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If you think about mathematics, simple operations like +, -, x and ÷ all have unmistakable meanings because we’ve all been indoctrinated since elementary school to understand what they represent. If you think back to the first time you ever encountered an addition symbol, you were probably a baffled child wondering what this fantastic symbol represented. Now that you’ve undoubtedly done thousands, if not millions of additions in your life, the symbol is mundane. The GMAT gives you that rare opportunity to relive a moment of wonder and discovery by providing you with math questions that pertain to new symbols.

A typical GMAT question will involve some kind of arbitrary symbol and a definition as to what that symbol means for the next 2 minutes or so. Typical symbols used include Greek letters, regular shapes or playing card suits (no word yet on Egyptian hieroglyphics). The symbol is being used as a “house rule”, a definition that is good for the duration of one question. This strategy, however, plays into the GMAT’s overall tactic to discombobulate you and wear you down with tedium. The exam is figuratively asking you to jump through hoops for no other purpose than to jump through said hoops (alleged actual hoop jumping section scheduled for 2015).

Let’s look at a typical symbol question and how we can avoid unnecessarily taxing our brains on these types of questions:

If the operation € is defined for all x and y by the equation x € y = 2*x*y, then 3 € (4 € 5) =

(A) 80

(B) 120

(C) 160

(D) 240

(E) 360

The exam is using the € symbol to stand in for another ad hoc equation, but the fact that your brain has to process this extra information is enough to throw some students out of their comfort zone. Added to this, the question does not ask for a single execution of this operation, but rather the resolution of a nested € equation. These foreign symbols may seem daunting, but remember there’s nothing here that wouldn’t be trivial without the bloated wording.

Let’s break this question down into its component parts. The symbol € is being defined for x and y as 2*x*y, which basically means take the two numbers together and multiply them. Once you’ve finished that, double the result, and you’re done. So if I ask for 5 € 10, I’d take 5*10, which is 50, and then double it. The answer would be 100. It’s relatively simple once you translate the equation into something meaningful, so we’re set up to execute a € equation on any two variables.

Of course the equation doesn’t give us only two variables, it gives us three. It’s logical to assume that the order of operation will matter here (hint: it actually doesn’t in this case), so we should start with the nested arguments before expanding outwardly. Within the bracket is 4 € 5, which would mean we multiply 4 by 5 and then double it, yielding a total of 20 * 2, or 40. The equation now reads 3 € 40, which means we again multiply together and then double, leaving a total of 120 * 2, or 240. Answer choice D is 240, so we have reached the correct answer.

Why did I mention that the order doesn’t matter? Because this specific example uses only multiplication, which is a commutative equation, or in other words: a x b = b x a. This isn’t always the case (think division), so it’s a good habit to always execute operations in the correct order. You may remember the mnemonic PEMDAS, which reminds you that the order of operations is {Parentheses, Exponents, Multiplication, Division, Addition, Subtraction}. In this instance the results would have been the same but that’s one more trap the GMAT test makers have at their disposal.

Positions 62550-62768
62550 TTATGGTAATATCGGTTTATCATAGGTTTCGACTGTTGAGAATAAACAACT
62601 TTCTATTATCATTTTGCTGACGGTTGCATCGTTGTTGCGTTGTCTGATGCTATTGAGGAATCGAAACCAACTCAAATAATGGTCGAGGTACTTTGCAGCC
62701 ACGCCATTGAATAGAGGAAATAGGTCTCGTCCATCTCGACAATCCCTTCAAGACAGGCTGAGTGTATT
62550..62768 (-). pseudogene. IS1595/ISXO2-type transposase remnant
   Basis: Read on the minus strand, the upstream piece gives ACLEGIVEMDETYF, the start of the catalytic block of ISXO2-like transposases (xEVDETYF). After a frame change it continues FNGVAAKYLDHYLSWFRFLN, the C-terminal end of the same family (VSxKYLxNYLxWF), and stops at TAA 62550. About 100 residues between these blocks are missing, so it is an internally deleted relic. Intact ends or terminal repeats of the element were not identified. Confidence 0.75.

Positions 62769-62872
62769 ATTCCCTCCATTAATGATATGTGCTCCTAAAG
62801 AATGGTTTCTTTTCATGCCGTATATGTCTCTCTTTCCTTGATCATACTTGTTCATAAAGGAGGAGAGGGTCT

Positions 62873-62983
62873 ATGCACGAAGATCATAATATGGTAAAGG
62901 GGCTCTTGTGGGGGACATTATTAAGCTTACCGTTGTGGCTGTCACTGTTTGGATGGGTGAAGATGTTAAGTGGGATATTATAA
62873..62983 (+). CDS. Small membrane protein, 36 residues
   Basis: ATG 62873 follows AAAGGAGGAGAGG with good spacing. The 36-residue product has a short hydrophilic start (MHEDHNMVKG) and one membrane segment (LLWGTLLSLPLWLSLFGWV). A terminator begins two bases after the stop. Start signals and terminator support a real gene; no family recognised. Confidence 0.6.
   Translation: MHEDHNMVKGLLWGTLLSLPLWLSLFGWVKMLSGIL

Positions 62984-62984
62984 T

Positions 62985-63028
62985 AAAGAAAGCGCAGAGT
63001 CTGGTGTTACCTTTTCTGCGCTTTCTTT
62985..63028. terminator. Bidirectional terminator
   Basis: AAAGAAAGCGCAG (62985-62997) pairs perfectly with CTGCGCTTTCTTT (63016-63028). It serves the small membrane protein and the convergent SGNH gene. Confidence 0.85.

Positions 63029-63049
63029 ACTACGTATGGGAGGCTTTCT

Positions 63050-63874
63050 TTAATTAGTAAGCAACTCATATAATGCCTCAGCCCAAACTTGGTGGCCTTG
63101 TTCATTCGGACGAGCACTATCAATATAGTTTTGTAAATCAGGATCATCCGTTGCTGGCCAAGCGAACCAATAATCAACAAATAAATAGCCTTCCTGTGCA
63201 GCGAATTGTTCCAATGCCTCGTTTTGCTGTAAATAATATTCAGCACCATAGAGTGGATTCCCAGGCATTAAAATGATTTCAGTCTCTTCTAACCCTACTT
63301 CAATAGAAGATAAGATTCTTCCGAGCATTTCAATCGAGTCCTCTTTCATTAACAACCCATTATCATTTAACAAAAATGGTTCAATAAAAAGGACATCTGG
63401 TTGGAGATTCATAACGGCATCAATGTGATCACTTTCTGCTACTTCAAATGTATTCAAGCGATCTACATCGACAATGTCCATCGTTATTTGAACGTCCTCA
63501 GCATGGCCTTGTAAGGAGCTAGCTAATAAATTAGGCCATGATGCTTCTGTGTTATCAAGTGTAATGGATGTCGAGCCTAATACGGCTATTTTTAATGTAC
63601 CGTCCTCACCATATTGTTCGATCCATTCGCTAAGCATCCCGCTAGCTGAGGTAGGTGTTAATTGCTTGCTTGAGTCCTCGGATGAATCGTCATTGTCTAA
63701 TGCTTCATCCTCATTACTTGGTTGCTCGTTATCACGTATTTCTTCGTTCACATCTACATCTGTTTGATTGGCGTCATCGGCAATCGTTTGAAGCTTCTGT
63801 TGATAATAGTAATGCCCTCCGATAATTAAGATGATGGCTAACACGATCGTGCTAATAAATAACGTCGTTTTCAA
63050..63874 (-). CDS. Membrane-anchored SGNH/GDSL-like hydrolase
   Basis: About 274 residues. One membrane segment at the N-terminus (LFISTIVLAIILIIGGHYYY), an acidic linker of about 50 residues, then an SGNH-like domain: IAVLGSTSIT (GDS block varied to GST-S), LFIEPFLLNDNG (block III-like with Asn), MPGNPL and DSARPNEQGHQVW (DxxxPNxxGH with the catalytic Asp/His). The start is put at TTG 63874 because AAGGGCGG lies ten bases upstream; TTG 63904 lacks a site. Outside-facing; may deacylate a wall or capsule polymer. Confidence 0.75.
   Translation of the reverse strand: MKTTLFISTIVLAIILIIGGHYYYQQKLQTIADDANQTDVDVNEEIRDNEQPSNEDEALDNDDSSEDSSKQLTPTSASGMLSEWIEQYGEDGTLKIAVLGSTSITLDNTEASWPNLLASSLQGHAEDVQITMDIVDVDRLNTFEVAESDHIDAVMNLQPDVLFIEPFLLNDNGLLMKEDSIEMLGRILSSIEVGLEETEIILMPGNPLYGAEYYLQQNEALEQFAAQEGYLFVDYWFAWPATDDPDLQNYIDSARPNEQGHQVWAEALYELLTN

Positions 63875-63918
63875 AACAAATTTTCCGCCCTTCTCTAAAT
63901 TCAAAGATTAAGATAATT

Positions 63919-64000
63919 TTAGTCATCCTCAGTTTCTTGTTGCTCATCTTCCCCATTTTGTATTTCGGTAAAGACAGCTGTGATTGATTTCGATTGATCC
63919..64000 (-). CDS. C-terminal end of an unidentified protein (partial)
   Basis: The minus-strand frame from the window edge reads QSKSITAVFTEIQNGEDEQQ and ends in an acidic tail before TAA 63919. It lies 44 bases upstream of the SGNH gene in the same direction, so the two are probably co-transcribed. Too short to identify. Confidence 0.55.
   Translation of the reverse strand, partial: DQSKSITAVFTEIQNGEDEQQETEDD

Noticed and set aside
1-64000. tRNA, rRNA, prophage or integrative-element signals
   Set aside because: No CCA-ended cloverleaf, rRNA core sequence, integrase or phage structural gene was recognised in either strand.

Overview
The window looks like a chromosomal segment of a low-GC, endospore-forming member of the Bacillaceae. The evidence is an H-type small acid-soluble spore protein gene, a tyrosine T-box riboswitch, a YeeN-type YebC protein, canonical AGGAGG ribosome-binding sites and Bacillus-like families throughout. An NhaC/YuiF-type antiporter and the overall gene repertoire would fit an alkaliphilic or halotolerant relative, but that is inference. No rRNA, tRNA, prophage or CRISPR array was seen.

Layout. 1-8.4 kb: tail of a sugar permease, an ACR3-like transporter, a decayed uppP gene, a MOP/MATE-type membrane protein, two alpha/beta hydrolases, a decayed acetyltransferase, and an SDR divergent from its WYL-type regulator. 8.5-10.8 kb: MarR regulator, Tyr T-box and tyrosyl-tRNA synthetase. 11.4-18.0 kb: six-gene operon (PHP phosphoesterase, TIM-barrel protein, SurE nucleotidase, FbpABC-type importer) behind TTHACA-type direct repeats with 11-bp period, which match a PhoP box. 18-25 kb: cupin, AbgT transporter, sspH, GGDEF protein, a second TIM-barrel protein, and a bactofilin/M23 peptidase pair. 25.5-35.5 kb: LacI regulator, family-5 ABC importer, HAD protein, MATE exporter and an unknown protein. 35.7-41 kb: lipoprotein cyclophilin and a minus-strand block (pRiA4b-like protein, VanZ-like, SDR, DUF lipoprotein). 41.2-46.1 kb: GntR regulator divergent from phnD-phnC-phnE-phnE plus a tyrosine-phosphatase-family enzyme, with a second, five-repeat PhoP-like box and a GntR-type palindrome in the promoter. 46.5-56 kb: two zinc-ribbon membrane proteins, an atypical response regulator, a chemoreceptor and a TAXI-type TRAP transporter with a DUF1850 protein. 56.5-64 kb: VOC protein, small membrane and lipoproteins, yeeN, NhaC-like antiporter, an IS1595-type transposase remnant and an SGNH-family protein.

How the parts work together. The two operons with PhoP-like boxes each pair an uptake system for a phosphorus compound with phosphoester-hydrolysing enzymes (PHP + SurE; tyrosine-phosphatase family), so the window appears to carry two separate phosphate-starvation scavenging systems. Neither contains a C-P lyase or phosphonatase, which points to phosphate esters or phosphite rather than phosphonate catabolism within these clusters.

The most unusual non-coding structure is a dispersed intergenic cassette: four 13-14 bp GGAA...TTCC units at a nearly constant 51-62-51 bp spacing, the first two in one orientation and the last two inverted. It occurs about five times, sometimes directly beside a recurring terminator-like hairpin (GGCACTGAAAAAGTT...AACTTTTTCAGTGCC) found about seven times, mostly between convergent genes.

Another potential solution involves eliminating answer choices that cannot possibly work. If we look at the arguments provided, we have 3, 4 and 5, all of which need to be multiplied together. That product yields 60, which means that the correct answer choice must be a multiple of 60. Answer choices A and C can both be eliminated based on knowing that much. Perhaps from there you can recognize that this number needs to be doubled twice, leading you once again to answer choice D. However, this type of question is not particularly easy to backsolve unless you understand what is going on with the symbols.

In conclusion, people usually fail to correctly answer these questions because they get caught up in the abstract notation. The GMAT is a test about how you think, and the goal of many questions is simply to see if you can successfully navigate unfamiliar terminology. The same question, without the layering mechanism of the € sign would be significantly easier. Similarly, adding in another argument, such as squaring the parentheses, would appear to make this question significantly higher. In both cases, the questions should be solved in the same way, understanding the result of the symbol and methodically applying it to each argument. With some preparation, you can use your ease with these questions as a sign that you’re going to do well on test day.

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Students routinely report that they end up in this exact situation multiple times on test day, particularly on Critical Reasoning questions in the verbal section. Sometimes, you can predict the correct answer before perusing the answer choices, and avoid this dilemma. However, inference questions frequently ask for the best implication of the sentence, and many correct possibilities could exist. This leads to considering two answer choices as accurate, when in fact only one of them is correct.